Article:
Manage Debt Wisely
If you have any debt at all, such as a credit card, car loans, and student loans, call your creditors immediately and tell them you've lost your job and need to work out a payment plan. In some cases, you may be able to get a reduced interest rate on a credit card, or a monthly extension on a loan. Now is certainly not the time to compensate for low income by charging everything.
According to Dave Ramsey, it is likely that you will spend more money if you use a credit card than if you use cash for purchases. A 2016 report from Credit Cards.com mentions that the average credit card debt per adult in the United States is about $5,200, which affirms Ramsey's assertion.
Other ways to manage debt wisely include:
- Refinancing existing debt obligations to obtain lower interest rates on your outstanding balances
- Avoiding home equity loans because you can lose your home if you default on the payments
- Taking advantage of balance transfer offers in an effort to pay down debt minus the fees associated with the annual percentage rate
Handling a Recession While Employed
Keep Your Job
Honestly, there aren't many ways to control this if your company has to downsize. However, when managers schedule layoffs, they'll clean up the weakest spots first. With simple modifications, you can remain proactive now and in the future.
- Work a little harder. It's easy to have a "what are they doing for me?" attitude when times are tough. Stay focused and productive, however. Come in early. Work ahead. Take shorter breaks.
- Don't complain. The adage is, "the squeaky wheel gets the grease," but in many cases, that wheel is replaced. Everyone needs to vent, but first consider if you're contributing to an already toxic environment or actually affecting change before you speak up. You might be better off taking a 10-minute walk.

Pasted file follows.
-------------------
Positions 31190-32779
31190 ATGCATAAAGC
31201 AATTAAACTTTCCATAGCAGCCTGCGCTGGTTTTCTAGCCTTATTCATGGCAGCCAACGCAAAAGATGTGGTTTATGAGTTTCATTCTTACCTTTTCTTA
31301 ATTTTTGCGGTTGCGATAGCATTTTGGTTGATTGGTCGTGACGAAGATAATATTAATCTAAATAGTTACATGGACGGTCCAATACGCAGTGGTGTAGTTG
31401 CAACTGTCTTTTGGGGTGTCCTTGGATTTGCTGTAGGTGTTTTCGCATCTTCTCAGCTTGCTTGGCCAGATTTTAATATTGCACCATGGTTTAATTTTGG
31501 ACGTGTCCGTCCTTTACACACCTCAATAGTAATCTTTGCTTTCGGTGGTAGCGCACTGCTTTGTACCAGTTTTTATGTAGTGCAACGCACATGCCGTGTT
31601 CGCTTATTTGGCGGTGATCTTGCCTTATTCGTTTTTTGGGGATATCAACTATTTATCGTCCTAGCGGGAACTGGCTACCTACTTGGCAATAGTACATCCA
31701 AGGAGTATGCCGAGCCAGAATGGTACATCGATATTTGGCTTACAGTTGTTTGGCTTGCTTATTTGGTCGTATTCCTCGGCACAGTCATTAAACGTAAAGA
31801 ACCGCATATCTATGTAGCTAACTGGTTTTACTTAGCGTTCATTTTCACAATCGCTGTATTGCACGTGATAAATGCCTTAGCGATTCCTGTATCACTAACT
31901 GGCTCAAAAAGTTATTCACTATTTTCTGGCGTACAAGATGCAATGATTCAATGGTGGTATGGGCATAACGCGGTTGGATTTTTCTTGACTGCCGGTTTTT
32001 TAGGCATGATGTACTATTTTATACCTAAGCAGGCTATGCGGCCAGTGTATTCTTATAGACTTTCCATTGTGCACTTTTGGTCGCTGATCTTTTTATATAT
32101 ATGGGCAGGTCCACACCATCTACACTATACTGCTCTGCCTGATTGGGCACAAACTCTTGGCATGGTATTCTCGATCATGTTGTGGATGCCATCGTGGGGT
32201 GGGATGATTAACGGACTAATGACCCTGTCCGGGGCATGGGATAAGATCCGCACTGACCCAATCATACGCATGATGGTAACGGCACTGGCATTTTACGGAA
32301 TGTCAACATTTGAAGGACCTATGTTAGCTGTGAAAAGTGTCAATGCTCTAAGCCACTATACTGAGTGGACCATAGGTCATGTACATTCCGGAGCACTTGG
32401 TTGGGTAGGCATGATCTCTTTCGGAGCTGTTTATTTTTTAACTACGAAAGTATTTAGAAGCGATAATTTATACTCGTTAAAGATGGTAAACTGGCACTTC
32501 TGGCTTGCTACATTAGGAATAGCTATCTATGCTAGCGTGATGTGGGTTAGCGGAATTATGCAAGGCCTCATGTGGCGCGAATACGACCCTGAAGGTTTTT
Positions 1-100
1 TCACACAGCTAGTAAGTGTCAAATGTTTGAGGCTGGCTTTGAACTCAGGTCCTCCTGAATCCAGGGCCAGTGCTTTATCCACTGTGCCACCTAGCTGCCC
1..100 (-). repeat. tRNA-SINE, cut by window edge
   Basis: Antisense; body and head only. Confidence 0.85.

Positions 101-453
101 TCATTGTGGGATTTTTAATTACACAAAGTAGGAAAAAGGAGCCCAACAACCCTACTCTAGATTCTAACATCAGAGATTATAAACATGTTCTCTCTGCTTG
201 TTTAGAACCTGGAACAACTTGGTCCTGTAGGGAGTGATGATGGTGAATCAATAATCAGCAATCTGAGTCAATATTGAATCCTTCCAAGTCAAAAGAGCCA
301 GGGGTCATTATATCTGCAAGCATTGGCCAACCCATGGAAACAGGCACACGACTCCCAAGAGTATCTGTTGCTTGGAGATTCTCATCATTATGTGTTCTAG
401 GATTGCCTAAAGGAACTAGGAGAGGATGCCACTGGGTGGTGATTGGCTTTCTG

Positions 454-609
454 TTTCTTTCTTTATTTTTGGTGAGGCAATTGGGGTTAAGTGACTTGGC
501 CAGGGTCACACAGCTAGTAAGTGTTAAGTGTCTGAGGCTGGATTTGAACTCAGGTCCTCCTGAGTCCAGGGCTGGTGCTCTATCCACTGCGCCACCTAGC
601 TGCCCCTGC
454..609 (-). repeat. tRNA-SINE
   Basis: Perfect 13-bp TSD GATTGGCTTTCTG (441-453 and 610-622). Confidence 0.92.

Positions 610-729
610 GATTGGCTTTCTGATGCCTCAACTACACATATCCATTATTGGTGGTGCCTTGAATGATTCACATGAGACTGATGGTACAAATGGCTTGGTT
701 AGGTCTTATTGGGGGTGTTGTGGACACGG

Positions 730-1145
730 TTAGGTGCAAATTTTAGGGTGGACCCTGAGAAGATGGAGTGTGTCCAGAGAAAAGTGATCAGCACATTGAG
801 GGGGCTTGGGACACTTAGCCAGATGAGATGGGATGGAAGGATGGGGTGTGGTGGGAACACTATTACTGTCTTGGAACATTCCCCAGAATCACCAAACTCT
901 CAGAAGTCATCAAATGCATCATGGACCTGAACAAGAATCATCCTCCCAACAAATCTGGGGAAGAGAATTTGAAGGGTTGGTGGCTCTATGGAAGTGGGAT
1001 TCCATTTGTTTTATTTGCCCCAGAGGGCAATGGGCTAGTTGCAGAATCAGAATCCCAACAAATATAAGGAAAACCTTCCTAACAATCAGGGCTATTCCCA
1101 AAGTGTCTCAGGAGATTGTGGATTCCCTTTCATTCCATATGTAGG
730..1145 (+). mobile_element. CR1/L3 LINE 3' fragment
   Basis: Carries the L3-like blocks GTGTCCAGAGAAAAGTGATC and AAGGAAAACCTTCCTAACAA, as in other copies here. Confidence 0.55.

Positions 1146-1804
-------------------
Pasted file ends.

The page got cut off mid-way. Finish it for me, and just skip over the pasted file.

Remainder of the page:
- Look for solutions. Your skill set is necessary, otherwise you wouldn't have been hired. Constantly think of better or more efficient ways to improve your workflow, department, or line.
In an article published at Investopedia, Mark Cussen, a personal finance expert, also suggests that you should be flexible and willing to take on tasks that are necessary to get the job done.
Improve Your Skills
Use this time to become better at what you do. Take classes online, ask to shadow someone in a different division, or work with your manager to broaden your responsibilities. The more diversified you are, the better your chances for long-term employment.
Get a Clear Financial Picture
You may still have a job right now, but manage your finances as if you'll lose it tomorrow. In an article published at Bankrate.com, Gail Cunningham, spokeswoman for the National Foundation for Credit Counseling in Washington, D.C. states that in addition to an emergency fund, you should have the equivalent of nine to twelve months' worth of income saved in the event of unemployment.
Attain this goal by creating a spending plan similar to what we outlined above. Focus on necessities and streamline expenses. This shift in focus will help you in the future, regardless of what the economy does. Find ways to save money every day, such as:
- Create a list of what you "need" to shop for verses what you "want" to shop for, then put it down for a day. Pick it up again the next day and see if you still need a trip to the mall.
- Make meals at home instead of eating out. This can be a fun and easy family activity that saves money, too.
Regardless of your current financial situation, there are a number of other ways that enable you to save money during a recession. These include:
Learning how to survive a recession first involves all the nuts and bolts of money management, but the psychological ramifications require attention, too. It's easy to worry constantly or slip into depression during tough times. Maintain the simple pleasures of life to help you stay connected, laugh more, and keep a healthy perspective.